The mac and cheese was pretty decent if a bit bland. It could have used a bit more cheese or perhaps some sharp cheddar. But it was more like what I grew up with – baked macaroni and cheese. The coleslaw was fine, even tasty but it was a very small portion. The veggies actually worked for me – I liked having a bland boiled carrot to cleanse my palate before moving onto a new item. Ledcat thinks there should be less stewed tomatoes & boiled veggies, but more pierogies and fruit cups. But that’s likely a resource issue. Someone has to make those pierogies. Or cut the fruit which is likely more expensive than frozen veggies.
Our bread came in individually sealed ziploc bags so we were able to repack our extra fish to take home for the kitties even though I forgot our own take away containers. So into my purse went the bags of fish. And the rolls. And the piece of chocolate cake. I drew the line at taking the unused condiment packages.
It was a very small, older crowd. People smiled at us in a friendly manner, but noone was chatting. There was no information about the parish, no signage, no bulletins, no nothing. A helpful young man was dutifully clearing off tables, but wasn’t very talkative. He was a kid and polite so that’s cool. It was clear that a lot of people had a preferred seat and I think we occupied two of them. An older hetero couple came in, stole placemats from all of the tables for their own and leaned four chairs up against the table to show that they were claimed for whomever they were expecting. Then they sat down next to one another and ate their meals in silence. No one joined them while we were there. It was sweet and sad all at once. It is why the churches are dying and yet a reflection of what their existing congregants seek – to feel like they have a place at the table. Or maybe they were expecting Jesus and three friends?
I was pleased to see a recycling bin prominently placed near the entrance. First one this season. It made me feel good, as if the church has good priorities. There was a lift chair elevator type thing from the church to the hall. I’m not sure where the ramp was but I suspect if they had gone that far – there was a ramp from the street somewhere.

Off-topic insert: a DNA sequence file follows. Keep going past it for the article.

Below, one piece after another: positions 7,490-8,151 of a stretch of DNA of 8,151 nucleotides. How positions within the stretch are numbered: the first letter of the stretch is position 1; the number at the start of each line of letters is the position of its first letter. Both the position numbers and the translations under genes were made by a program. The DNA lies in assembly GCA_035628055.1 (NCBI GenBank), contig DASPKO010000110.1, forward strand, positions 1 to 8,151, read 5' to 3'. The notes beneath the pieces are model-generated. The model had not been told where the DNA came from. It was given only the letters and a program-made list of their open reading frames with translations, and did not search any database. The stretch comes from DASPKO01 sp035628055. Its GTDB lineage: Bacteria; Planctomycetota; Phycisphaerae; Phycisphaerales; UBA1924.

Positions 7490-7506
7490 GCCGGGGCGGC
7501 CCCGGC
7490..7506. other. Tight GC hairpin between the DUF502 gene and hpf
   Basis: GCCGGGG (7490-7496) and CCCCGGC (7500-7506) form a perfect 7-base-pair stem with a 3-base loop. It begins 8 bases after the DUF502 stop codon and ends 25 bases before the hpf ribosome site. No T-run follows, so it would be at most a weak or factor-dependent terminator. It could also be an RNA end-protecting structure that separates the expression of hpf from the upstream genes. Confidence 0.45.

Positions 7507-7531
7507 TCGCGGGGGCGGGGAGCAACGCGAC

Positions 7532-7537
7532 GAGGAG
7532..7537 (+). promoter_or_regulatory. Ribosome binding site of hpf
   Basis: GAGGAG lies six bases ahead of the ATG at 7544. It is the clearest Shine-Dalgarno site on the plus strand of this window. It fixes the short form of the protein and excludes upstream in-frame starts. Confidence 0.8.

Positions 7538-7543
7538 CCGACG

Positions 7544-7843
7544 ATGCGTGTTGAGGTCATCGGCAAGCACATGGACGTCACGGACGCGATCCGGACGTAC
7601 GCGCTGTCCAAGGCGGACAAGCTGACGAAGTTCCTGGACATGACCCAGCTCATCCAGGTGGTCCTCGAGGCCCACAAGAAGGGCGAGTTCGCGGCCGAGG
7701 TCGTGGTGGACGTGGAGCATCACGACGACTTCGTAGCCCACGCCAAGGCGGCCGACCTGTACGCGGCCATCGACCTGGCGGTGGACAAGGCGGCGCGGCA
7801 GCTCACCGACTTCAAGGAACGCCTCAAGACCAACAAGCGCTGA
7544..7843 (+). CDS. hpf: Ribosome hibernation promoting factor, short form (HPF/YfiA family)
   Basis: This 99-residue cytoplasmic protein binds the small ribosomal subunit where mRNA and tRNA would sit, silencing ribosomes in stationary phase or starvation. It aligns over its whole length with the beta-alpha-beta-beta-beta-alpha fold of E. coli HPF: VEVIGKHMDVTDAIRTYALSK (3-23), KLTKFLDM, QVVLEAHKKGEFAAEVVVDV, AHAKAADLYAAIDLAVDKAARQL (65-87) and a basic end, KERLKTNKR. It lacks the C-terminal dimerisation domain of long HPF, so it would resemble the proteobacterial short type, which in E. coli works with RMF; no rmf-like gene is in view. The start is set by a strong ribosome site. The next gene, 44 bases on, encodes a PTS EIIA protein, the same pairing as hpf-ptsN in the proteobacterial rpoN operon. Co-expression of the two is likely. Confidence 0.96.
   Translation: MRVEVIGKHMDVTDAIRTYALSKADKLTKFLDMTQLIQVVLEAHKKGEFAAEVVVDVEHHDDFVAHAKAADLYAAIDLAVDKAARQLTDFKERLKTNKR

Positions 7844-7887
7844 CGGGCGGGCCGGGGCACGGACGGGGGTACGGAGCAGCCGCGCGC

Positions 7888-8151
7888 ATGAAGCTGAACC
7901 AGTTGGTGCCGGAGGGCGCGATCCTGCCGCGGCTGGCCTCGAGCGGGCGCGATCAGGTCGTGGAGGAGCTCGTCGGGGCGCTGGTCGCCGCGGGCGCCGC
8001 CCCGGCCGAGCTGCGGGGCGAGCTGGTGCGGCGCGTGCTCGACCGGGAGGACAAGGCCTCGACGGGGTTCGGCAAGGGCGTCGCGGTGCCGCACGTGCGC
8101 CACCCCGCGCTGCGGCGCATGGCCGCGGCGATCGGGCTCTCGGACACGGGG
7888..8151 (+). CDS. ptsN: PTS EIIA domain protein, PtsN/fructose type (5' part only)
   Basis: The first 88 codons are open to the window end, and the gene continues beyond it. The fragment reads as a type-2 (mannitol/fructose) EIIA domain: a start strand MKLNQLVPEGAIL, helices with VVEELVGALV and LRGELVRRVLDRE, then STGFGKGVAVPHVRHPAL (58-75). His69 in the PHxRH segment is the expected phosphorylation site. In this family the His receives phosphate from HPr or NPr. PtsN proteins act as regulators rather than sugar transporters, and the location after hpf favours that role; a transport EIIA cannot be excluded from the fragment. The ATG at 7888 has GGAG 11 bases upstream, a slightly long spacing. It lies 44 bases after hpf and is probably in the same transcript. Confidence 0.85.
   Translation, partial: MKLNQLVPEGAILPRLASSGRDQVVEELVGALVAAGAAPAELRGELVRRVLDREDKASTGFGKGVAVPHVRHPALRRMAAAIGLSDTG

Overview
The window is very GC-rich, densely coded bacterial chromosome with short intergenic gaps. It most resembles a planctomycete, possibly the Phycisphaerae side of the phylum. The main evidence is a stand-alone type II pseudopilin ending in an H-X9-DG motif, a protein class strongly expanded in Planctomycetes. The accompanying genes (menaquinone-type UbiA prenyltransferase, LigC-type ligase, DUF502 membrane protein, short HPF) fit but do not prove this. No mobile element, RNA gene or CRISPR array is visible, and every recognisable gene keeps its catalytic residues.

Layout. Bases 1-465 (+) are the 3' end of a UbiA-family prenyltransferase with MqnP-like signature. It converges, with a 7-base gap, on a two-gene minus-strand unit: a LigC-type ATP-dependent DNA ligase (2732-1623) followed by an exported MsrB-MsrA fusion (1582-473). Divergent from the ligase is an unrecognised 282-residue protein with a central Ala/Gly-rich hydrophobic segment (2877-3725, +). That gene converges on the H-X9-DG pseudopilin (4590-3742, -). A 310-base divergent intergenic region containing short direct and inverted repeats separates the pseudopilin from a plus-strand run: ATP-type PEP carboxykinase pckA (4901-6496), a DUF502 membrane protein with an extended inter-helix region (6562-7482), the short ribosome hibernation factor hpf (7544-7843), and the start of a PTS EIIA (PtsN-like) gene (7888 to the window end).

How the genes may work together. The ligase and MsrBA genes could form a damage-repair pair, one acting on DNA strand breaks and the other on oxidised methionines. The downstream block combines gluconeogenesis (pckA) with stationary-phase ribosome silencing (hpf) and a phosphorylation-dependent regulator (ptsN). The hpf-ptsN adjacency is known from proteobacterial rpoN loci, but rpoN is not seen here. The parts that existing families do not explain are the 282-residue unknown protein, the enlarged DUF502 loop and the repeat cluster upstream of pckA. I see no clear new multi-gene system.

What about LGBTQ competence? Well, it was a cold winter day and Ledcat was bundled up in her winter coat and hat, so I had the suspicion that they once again thought she was my kid. Sigh. There was zero reaction to my paying and ordering for both of us which is good. I did have the feeling the dessert lady wanted my approval over Ledcat’s selection – so ha on that.
Pros: cost, portion, good mac and cheese, bun to fish ratio, recycling containers, accessibility, dessert options, availability of pop, inclusion of people with different abilities in the service
Cons: overreliance on styrofoam, lack of engagement, lack of information on the church and faith community, lack of signage
I did really enjoy the raffle item – a St. Patty’s wreath. I would have entered except I had no more singles. And Ledcat has a strict rule about new “stuff” coming into the house. But it was cute and sweet if only good for half of Lent.
St. Peter’s is a decent enough fish fry that could benefit from an infusion of new energy and some modest updates to draw new folks. A card swiper would be super useful. Put some old bulletins on the tables to inform the masses (ha – see what I did there?) and tap into the rich Northside history of this parish. If they simply printed out the information from the website and distributed on the tables, that would be awesome. I’d imagine a lot of people would like to visit the church their ancestors attended for nostalgic purposes if nothing else.
I think the Diocese could be a big help in this regard – the promotion and outreach component, versus changing the menu. Invite people from the suburbs to visit the church their great-grandmother attended as a young girl. Offer a tour. Put out the historical information. That’s an overlooked angle that could prove useful to the future of these small parishes.
SAVE THE DATE: Judah Fellowship Christian Church will hold their annual fish fy on Friday, March 31. We are big fans of this radically inclusive Christian Ministry and their fish fry (and Pastor Shanea Leonard’s mac & cheese.) All LGBTQ allies in or near the Hill District should make a point to support this important fundraiser. Read our previous mentions of this important LGBTQ resource.